June, 1942. The British Army, retreating ahead of victorious Rommel, leaves a lone survivor on the Egyptian border--Corporal John Bramble, who finds refuge at a remote desert hotel...soon to be German HQ. To survive, Bramble assumes an identity which proves perilous. The new guest of honor is none other than Rommel, hinting of his secret strategy, code-named 'five graves.' And the fate of the British in Egypt depends on whether a humble corporal can penetrate the secret...Written by
Rod Crawford <firstname.lastname@example.org>
In this film, when Rommel (Erich von Stroheim) says to Mouche (Anne Baxter) that her trial will not be conducted under German law in order "to show you we are not the barbarians you think--according to your own law, the Code Napoleon", this is, according to Leonard Rubinstein in his book "The Great Spy Films", a reference to von Stroheim's character Rauufenstein in Jean Renoir's La Grande Illusion (1937). Moreover, Otto Preminger's POW Camp Commandant character Col. von Scherbach in Stalag 17 (1953) (Billy Wilder's other WW II movie) is also a play on von Stroheim's similar character Capt. von Rauffenstein in "La grande illusion". See more »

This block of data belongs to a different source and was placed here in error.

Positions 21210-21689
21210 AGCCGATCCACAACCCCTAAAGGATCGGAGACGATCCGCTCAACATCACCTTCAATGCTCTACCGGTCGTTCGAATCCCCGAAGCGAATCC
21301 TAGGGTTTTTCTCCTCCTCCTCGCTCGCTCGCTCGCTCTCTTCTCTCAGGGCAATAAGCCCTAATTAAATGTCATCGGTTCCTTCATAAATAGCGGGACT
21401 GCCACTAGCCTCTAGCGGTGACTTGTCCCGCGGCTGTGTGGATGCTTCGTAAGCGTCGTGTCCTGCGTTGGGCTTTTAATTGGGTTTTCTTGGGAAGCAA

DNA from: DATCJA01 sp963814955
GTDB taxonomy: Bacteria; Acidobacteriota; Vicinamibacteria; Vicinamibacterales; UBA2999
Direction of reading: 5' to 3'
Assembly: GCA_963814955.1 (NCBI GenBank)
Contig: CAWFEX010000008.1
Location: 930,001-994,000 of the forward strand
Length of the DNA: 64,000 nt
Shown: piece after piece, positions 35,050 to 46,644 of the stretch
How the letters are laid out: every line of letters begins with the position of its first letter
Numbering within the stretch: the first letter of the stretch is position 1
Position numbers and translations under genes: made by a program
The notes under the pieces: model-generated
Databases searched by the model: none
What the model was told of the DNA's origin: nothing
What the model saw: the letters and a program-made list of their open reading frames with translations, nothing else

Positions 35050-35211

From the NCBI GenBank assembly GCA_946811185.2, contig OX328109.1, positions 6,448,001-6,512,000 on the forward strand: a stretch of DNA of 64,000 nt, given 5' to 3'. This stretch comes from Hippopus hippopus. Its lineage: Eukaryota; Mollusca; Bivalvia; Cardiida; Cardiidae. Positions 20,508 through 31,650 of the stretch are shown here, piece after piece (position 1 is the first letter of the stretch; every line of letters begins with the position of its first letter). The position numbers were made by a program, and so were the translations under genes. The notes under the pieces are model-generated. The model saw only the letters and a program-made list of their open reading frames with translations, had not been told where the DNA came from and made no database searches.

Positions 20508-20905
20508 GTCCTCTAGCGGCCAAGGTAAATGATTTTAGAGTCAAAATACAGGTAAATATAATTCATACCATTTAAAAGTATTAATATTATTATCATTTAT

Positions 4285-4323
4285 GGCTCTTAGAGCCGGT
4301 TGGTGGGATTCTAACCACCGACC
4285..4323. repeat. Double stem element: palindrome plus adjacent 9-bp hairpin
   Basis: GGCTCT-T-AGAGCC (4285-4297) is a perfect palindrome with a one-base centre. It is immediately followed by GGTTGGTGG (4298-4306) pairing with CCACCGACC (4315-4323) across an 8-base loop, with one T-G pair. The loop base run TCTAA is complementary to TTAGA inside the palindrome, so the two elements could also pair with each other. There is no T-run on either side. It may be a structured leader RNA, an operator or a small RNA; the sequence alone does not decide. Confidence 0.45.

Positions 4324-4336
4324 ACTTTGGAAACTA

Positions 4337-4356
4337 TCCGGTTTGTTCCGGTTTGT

In different shots, the pepper and salt shakers on the table in front of Rommel change positions, inexplicably, as he taunts his captives with his plan. See more »
[checking his guidebook entry about the hotel]
You have a native cook by the name of Berek.
Terek, sir. Terek. Yes, sir. But he ran away this morning. With the British to Alexandria.
[checking the guidebook]
You have a wife.
Oh, yes, sir. Yes. But *she* run away. Yes, sir.
With the British to Alexandria?
No, sir. With a Greek to Casablanca.
See more »
If Erich Von Stroheim didn't exist Hollywood would have had to invent him
This 1943 World War II film is Billy Wilder's second directorial effort and it's a pretty good outing. According to a recent biography of Wilder, Cary Grant was offered the lead and turned it down, saying he didn't feel like going on location in the desert near Yuma, Arizona in August. The part then fell to Franchot Tone who gave a good account of himself as did Anne Baxter and Akim Tamiroff.
The film though really revolves around Von Stroheim and his portrayal of Erwin Rommel. In 1943 all that was known of Rommel was his military prowess in the desert. After the war we learned about his part in the plot to assassinate Hitler and the real story of his death. That's all covered in The Desert Fox and in James Mason's outstanding portrayal there.
What we get here is a portrayal of a cold, merciless, military machine Hun and no one did that better than Erich Von Stroheim. You watch this as did so many in the theaters in 1943 after the North African campaign was over and he became the man you love to hate.
Because of what later came out about Rommel this film became immediately dated. Yet it's still a curiosity and worth a look.
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